Entelligence is a column by technology strategist and author Michael Gartenberg, a man whose desire for a delicious cup of coffee and a quality New York bagel is dwarfed only by his passion for tech. In these articles, he'll explore where our industry is and where it's going -- on both micro and macro levels -- with the unique wit and insight only he can provide.

There are some devices that are universally loved or reviled -- I don't know anyone who doesn't think HTC EVO 4G is awesome, or anyone who doesn't think the WikiReader was awful. Then there are some that seem to be quite polarizing, and these are the ones that I'm usually most interested in -- just listen to Joshua Topolsky and me debate Kin on the Engadget Podcast, for example. The latest of these polarizing devices is the Sony Dash. The Dash is hard to categorize. It's a connected screen, based in part on the venerable Chumby. Nilay Patel was somewhat lukewarm about it. Ross Rubin likes it and the Wall Street Journal was somewhat ambivalent about it. Here's what I've learned from a few days living with one on my nightstand.

1. The vision is fundamentally correct. There's a lot that needs to improve about the Dash, both from a marketing and implementation perspective, but the core idea is sound. Microsoft likes to talk about "three screens and a cloud" and I agree with that vision -- my phone number is 408-3-SCREEN -- but it's really a statement about consumption, creation and communication. Count the number of PCs, TVs, phones, game devices, media players and navigation devices you have around the house and interact with -- it's more like 33 screens. The idea that there's going to be multiple connected screens that consumers interact with is real.

2. Paradigms shift. One of the arguments against Dash is that consumers won't pay $199 for a device that doesn't fit into the three screen model. Perhaps. But there's a lot of evidence that's contrary to this. When the iPod was first introduced, a lot of pundits said it was doomed to failure. Why one earth would someone spend $500 on a gadget that was fundamentally the same as a $50 CD player? Of course, that analysis was as wrong as possible. Consumers will pay where they see value. I'm not sure the current iteration of Dash has met that threshold, but I don't think it's a product that's meant for the mass market right now. Longer term, Sony needs to think less about adding functionality, and more about how to constrain it. When it comes to consumer electronics, less is often more.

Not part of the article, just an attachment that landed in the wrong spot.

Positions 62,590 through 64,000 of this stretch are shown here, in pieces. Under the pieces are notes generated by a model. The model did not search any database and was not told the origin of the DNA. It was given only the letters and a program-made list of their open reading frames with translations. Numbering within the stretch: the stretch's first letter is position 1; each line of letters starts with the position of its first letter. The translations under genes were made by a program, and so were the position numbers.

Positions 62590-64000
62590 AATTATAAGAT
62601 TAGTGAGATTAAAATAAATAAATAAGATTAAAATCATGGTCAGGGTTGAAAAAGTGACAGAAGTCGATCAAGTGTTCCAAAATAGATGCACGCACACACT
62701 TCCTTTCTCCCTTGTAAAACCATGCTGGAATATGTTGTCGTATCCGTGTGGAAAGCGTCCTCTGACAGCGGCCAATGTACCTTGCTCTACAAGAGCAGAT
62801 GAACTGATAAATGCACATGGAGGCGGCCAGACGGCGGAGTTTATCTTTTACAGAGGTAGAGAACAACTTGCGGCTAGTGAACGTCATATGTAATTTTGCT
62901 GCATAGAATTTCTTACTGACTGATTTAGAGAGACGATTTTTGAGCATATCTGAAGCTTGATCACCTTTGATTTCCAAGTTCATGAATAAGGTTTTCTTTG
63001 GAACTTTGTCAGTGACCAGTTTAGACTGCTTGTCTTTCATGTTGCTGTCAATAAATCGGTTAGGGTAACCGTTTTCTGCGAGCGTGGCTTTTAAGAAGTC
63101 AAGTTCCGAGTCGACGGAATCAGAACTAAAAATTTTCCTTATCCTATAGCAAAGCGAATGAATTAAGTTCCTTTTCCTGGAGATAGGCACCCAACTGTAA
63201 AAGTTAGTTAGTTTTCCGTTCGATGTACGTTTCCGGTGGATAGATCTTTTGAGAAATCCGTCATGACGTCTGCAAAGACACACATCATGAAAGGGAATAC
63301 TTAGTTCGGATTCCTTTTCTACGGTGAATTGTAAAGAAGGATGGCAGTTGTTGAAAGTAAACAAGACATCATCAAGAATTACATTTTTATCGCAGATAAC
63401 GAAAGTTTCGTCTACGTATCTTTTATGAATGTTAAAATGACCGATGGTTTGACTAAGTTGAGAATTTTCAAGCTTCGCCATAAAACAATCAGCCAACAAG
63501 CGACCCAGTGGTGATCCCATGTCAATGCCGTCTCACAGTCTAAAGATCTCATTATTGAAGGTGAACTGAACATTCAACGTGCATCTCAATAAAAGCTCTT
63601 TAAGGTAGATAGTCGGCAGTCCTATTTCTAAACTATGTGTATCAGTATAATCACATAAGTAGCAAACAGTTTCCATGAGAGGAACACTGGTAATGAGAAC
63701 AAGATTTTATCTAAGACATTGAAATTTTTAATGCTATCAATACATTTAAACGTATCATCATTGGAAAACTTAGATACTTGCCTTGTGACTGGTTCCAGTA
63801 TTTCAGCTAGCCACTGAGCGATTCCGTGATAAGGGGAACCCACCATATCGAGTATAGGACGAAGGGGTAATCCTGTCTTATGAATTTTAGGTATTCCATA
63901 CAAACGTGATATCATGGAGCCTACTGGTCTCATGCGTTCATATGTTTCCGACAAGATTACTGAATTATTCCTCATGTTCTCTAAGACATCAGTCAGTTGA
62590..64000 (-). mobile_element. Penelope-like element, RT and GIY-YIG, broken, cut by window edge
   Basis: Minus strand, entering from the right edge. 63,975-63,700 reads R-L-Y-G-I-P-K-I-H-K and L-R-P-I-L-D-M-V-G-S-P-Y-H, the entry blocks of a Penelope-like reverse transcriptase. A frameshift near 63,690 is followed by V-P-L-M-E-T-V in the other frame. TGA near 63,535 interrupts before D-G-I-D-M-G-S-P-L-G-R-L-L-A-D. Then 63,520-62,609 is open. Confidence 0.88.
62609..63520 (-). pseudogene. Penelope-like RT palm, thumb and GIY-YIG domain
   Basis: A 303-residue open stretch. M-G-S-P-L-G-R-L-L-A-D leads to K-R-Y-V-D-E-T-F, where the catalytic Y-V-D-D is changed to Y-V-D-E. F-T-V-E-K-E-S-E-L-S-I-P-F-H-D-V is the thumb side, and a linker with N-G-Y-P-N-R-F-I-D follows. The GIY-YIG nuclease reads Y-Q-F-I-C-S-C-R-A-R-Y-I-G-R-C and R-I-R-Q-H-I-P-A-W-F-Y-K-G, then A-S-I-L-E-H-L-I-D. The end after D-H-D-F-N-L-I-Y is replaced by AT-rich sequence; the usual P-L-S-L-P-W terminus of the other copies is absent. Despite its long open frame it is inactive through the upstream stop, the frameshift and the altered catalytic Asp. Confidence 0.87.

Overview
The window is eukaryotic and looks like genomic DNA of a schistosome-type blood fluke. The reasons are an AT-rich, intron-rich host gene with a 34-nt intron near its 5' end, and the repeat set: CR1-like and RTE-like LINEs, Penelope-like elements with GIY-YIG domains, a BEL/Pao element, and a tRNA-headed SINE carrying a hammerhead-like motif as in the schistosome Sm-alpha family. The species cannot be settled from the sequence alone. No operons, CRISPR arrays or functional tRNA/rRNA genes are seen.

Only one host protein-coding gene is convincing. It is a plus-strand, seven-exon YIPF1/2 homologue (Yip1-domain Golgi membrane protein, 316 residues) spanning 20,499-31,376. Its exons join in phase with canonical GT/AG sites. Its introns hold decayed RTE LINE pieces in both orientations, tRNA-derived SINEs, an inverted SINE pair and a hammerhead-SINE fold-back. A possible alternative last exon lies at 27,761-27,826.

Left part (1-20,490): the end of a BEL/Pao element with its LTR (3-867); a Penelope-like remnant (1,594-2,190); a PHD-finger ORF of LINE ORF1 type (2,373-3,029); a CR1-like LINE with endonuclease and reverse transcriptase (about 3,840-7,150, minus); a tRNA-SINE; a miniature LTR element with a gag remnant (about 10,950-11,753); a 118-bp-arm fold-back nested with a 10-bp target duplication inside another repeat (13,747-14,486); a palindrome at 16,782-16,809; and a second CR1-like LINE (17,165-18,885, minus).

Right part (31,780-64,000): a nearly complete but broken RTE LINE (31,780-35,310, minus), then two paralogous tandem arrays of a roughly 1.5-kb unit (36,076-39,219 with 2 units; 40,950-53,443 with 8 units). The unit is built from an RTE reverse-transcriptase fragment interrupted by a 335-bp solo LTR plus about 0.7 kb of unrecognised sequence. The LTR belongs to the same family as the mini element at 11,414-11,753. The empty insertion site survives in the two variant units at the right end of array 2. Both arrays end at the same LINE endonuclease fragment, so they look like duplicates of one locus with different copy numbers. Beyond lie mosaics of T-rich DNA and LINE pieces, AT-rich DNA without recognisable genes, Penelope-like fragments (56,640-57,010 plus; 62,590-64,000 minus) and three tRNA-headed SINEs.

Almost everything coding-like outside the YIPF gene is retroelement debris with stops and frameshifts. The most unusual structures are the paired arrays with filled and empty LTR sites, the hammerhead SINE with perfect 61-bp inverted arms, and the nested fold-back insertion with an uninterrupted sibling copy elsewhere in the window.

Glanceable devices are all around us -- look at that watch on your wrist or your clock radio.


3. Glanceable information is key. I love the idea of glanceable content. Microsoft attempted to do much of what is key to Dash with its SPOT initiative (although with a very different approach). Information should be easily accessible and viewable. I don't even need to make an argument here, really -- glanceable devices are all around us. Look at that watch on your wrist or your clock radio. Both are designed to quickly convey one bit of information: the time of day. The dashboard on your car conveys key information such as speed and fuel consumption. At the moment, no one's quite gotten how to extend richer views of information to those glanceable screens, but the Dash begins to do this. For example, when I wake up in the morning, I want to know the time as well as the weather.

Using Dash for a while I can see just why the product is as polarizing as it is in current incarnation. Sony will address current issues or not but I expect that connected screens are going to be a core part of our lives going forward.

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Entelligence: Thirty three screens and a cloud